Nssa moves to remove ghost beneficiaries

Issuance of life certificates is an international best practice that safeguards pension funds from paying out to beneficiaries who no longer exist. It is conducted annually.

THE National Social Security Authority (Nssa) will be conducting a life certificate renewal exercise for its beneficiaries from April 2 to June 28, to eliminate the incidence of ghost beneficiaries.

Issuance of life certificates is an international best practice that safeguards pension funds from paying out to beneficiaries who no longer exist. It is conducted annually. 

Nssa deputy director marketing and PR, Tendai Mutseyekwa, said the life certificate renewal exercise will be carried out across Nssa’s six regions encompassing Harare, Bulawayo, Mutare, Gweru, Masvingo and Chinhoyi, including their respective satellite offices.

“This exercise will affect all Nssa beneficiaries and is carried out for the fund's good as ghost beneficiaries prejudice bona fide recipients by making the cake smaller,” he said. 

“For this exercise, pensioners must physically visit any Nssa office with original and photocopies of their national identity card or valid passport. Driver’s licences will not be accepted as proof of identity.

“Those, who are bedridden and grossly disabled, will be visited by Nssa officers in their respective homes. They should submit to the nearest Nssa office their contact addresses and mobile numbers to facilitate visits by our officers,” Mutseyekwa  said.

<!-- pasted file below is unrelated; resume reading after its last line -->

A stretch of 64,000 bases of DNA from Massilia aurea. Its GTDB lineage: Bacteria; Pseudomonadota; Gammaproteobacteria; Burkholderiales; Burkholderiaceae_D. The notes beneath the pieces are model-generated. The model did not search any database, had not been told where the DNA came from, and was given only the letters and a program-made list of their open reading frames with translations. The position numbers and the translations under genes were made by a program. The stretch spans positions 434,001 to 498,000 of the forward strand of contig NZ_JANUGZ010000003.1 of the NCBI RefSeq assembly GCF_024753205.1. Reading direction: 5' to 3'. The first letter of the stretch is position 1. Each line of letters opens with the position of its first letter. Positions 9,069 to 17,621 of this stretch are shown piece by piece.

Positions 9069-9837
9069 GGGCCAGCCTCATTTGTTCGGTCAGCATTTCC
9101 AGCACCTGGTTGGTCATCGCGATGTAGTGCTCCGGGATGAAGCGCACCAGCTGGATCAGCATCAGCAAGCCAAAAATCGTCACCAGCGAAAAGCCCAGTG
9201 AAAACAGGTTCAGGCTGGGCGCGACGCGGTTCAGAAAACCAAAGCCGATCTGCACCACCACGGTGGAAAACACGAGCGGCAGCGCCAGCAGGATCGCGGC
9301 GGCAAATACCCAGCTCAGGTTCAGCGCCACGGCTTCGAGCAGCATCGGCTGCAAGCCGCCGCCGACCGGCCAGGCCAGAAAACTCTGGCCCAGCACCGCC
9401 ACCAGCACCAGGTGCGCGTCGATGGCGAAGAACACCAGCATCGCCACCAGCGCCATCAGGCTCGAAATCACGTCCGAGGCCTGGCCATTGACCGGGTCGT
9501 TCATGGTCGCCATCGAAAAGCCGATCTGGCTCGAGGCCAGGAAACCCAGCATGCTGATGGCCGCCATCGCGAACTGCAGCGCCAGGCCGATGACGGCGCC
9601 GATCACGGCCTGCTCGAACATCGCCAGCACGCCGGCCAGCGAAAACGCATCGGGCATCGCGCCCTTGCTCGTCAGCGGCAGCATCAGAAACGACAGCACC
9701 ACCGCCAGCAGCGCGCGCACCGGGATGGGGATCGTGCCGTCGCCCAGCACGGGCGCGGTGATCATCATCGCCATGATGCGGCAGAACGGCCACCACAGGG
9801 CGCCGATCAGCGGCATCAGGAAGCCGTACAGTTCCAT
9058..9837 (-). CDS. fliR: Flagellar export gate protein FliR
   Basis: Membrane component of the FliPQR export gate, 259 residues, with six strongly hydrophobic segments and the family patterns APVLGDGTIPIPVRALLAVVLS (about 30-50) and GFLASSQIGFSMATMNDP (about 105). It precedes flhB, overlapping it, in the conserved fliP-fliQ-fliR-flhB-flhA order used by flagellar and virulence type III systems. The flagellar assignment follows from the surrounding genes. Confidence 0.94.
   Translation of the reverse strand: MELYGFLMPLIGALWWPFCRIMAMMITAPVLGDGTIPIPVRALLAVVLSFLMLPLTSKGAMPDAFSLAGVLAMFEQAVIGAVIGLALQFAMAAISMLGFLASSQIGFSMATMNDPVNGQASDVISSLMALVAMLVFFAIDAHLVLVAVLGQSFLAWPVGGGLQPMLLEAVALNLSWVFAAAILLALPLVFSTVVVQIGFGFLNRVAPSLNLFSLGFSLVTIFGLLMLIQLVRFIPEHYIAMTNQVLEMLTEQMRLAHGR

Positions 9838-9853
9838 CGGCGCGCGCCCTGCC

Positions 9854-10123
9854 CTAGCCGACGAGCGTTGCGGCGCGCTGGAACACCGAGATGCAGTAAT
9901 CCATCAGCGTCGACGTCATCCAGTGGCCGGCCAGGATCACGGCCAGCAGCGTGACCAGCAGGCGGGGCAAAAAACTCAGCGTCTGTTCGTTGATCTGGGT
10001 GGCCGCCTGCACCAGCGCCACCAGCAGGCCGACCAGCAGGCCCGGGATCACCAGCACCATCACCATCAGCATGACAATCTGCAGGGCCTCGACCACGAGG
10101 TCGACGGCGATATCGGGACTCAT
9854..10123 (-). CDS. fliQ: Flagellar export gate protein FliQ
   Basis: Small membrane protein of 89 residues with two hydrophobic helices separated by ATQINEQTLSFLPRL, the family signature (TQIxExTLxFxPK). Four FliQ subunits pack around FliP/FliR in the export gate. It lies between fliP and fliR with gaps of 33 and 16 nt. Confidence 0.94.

Nssa officers will also visit selected POSB, National Building Society, and ZimPost during pensioner paydays.

Several local business centres and growth points will be visited by Nssa on dates to be advised.

“Those in the diaspora can download the Diaspora Life Certificate on the Nssa website and should email the completed life certificate to [email protected]. Failure to renew a life certificate by 28 June 2024 will result in the suspension of benefit payout,” he said.

Meanwhile, Nssa’s acting general manager, Charles Shava, says the statutory pension fund is determined to improve the welfare of pensioners and is targeting a minimum payout equivalent to US$60, once various interventions they are instituting start bearing fruit.

“We have approximately 240 000 pensioners under Nssa and they are currently getting between US$40 and US$50 per month. We pay in Zimbabwe dollars and alternate with United States dollars, depending on our cashflows,” Shava said.

However, some insurance industry experts said without corresponding increases in incomes, it would be difficult for Nssa to make payments of US$60 without facing financial difficulties.

“As it stands it is not possible for Nssa to pay US$60 to pensioners because of the harsh macro-economic environment. If they decide to increase payouts, they are likely to face payment challenges,” an industry expert said.

The bulk of Nssa’s revenue comes from contributions and investment income, an 82:12 split.

Shava said investment income had improved from 4% to the current 12% over the past two years.

Emmanuel Fundira, chairperson of the Nssa board, said the US$60 pay out will place the fund in line with International Labour Organisation (ILO) minimums.

“We have a target of hitting the minimum requirement, which is globally acceptable by ILO standards, which is US$60 per month,” he told the Independent.

“It translates to US$2 per day. Given inflation in US dollars, we aim to exceed that target by the end of December.”


IN an article titled Nssa bigwigs booted out in fresh purge published last week, we erroneously stated that Nssa corporate affairs director David Makwara was among the five executives, who had been booted out since the Emmanuel Fundira-led board came into office last May, as it implemented recommendations from an audit report by AMG Global Chartered Accountants.

On  behalf of the Zimbabwe Independent, we  would like to apologise to Makwara for  the  inconvenience  caused.   — Editor.

Related Topics